Paddy Hopkirk MBE, 1933-2022
Motorsport mourns legendary rally driver, who shot to fame after taking Mini to Monte Carlo Rally glory
The world of motorsport has lost one of its most legendary figures with the death of Paddy Hopkirk MBE, who matched many a Grand Prix driver for fame in the sixties after a spectacular victory on the Monte Carlo Rally.
Born in Belfast in 1933, Hopkirk first took to the wheel in an invalid carriage at the age of nine, but by his twenties he was showing prodigious speed in Northern Irish hillclimbs and the most famous rally in the country, the gruelling Circuit of Ireland.
- MINI Paddy Hopkirk Edition: Meeting the 1964 Monte Carlo Rally winner
Hopkirk joined the Rootes Group to drive a Hillman Husky in 1959, and he took a couple more Circuit of Ireland wins for the company – as well as a class win in a circuit race supporting the British GP. But frustrations with his cars’ reliability led him to join the BMC operation in 1962, kick-starting a remarkable run of form in the diminutive Mini Cooper. He finished third on the 1962 Monte Carlo Rally, then returned a year later to claim a famous success with Henry Liddon as navigator.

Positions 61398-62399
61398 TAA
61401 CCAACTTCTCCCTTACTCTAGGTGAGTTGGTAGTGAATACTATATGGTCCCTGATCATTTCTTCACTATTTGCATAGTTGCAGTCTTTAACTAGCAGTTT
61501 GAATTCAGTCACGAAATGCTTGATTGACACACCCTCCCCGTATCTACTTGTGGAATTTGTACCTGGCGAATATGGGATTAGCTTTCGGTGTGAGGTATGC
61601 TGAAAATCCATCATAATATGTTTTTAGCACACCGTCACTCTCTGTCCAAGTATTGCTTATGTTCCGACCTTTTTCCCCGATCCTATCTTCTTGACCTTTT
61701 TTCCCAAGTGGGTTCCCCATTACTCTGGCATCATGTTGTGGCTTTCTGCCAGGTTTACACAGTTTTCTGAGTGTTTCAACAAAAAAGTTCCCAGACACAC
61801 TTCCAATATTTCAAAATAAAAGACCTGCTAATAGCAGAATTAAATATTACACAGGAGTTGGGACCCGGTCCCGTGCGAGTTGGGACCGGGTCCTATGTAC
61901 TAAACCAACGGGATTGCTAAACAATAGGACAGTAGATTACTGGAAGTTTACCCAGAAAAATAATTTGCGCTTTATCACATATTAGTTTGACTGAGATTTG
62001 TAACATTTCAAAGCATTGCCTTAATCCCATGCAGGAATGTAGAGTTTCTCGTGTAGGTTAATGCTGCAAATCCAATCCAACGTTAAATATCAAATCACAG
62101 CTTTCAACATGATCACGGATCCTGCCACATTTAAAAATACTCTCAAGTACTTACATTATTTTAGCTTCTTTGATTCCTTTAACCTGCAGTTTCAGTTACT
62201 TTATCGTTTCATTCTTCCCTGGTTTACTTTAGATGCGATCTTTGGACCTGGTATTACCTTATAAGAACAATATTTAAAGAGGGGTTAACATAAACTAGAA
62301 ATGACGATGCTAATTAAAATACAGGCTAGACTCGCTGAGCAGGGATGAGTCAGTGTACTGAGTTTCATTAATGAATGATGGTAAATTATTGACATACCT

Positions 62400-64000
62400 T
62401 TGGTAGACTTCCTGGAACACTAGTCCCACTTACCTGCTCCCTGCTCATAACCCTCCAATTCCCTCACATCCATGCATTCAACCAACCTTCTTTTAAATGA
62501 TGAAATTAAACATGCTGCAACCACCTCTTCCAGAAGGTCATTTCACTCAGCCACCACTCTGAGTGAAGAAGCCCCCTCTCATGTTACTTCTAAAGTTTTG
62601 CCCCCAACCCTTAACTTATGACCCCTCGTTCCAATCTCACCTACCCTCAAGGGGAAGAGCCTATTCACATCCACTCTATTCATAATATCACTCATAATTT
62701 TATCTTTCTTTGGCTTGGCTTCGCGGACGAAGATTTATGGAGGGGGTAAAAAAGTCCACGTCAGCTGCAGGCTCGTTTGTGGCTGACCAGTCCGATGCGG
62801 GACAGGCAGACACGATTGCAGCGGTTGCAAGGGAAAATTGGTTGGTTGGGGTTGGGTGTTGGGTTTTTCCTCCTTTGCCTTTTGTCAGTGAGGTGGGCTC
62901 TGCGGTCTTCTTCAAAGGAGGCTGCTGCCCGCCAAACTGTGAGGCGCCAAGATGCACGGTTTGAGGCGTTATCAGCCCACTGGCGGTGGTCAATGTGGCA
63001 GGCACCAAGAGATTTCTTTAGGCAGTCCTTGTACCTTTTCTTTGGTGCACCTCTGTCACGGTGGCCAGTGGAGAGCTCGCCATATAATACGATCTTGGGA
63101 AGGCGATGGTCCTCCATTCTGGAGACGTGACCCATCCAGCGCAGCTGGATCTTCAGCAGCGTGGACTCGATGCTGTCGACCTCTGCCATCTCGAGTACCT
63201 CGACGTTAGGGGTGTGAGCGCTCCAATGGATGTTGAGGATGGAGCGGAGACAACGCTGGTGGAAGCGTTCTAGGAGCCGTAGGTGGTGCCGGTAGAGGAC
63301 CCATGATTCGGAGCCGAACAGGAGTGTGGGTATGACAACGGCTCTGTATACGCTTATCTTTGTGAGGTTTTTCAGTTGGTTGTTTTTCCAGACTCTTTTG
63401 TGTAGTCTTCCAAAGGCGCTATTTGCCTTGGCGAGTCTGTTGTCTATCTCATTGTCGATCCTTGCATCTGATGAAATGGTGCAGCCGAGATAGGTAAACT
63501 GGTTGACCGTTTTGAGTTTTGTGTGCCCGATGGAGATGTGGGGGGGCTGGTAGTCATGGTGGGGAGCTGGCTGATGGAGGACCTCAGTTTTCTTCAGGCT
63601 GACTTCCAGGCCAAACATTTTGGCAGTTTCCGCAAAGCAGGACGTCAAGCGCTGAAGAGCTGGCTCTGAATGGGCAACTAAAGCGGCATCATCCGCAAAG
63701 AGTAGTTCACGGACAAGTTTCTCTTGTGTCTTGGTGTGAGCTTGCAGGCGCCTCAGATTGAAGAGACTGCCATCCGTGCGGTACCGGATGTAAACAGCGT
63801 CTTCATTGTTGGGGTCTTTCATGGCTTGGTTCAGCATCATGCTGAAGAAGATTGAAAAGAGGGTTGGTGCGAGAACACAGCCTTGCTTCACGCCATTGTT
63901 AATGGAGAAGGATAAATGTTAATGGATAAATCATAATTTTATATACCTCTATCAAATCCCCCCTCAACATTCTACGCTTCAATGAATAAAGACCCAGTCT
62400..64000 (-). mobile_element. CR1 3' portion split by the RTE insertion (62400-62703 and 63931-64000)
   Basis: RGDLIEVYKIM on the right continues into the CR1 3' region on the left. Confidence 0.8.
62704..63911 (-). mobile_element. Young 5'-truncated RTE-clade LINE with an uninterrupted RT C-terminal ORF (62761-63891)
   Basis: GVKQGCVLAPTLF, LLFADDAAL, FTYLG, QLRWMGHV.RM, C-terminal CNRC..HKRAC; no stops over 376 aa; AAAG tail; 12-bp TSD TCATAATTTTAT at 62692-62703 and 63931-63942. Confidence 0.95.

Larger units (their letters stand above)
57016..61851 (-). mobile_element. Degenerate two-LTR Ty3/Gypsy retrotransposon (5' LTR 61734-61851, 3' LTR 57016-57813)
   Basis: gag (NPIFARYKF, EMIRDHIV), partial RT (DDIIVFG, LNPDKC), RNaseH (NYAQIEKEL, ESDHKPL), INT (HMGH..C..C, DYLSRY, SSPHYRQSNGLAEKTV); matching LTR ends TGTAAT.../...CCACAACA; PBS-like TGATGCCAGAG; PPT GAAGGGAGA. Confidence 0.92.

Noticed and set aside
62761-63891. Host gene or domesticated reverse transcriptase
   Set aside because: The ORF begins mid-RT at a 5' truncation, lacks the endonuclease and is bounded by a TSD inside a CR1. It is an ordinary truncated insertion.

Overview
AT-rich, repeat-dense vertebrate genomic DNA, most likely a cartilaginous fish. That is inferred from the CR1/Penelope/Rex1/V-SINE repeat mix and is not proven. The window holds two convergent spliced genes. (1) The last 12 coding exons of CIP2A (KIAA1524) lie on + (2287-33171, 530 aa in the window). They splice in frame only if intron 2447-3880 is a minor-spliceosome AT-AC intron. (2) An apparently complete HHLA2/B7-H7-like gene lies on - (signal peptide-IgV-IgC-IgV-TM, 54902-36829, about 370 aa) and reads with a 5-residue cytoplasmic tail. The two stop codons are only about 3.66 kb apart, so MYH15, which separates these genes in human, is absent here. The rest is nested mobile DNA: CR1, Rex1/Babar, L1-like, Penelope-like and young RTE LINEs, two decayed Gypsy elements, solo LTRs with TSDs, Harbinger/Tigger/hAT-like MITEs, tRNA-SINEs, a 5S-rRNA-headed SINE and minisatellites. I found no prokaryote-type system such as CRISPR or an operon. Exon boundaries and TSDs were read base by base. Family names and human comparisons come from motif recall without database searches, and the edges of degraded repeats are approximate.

The number-37 Mini Cooper S became a national sensation, and Hopkirk received telegrams of congratulation from the Prime Minister and the Beatles. He even appeared with the car, on stage, on the popular Sunday Night at the London Palladium TV programme. His sharp wit and effervescent personality made him great on camera, and a true household name – the only rally driver, really, to rival the likes of Stirling Moss and Jackie Stewart in this area.
Further successes at home and abroad followed, with Hopkirk showing terrific versatility behind the wheel; he secured a top-six finish on the famous Bathurst touring-car race in Australia, for example, as well as the runner-up spot on the marathon London-to-Sydney rally.
Once his professional driving career ended, Hopkirk moved into several automotive businesses, where his verve and enthusiasm proved equally successful. He subsequently took on an ambassadorial role with the BMW Group’s reborn MINI brand, and expanded his work with the British Racing Drivers’ Club.
Auto Express made Hopkirk an honorary member of our Hall of Fame at our recent annual awards ceremony, celebrating his successes on the rally stages of the world, as well as his wider influence on motoring.
Hopkirk is survived by his wife Jenny, their three children Katie, Patrick and William, and their six grandchildren. To them all, and Paddy’s huge circle of friends, Auto Express extends its deepest condolences.
Click here to read our interview with Paddy Hopkirk…
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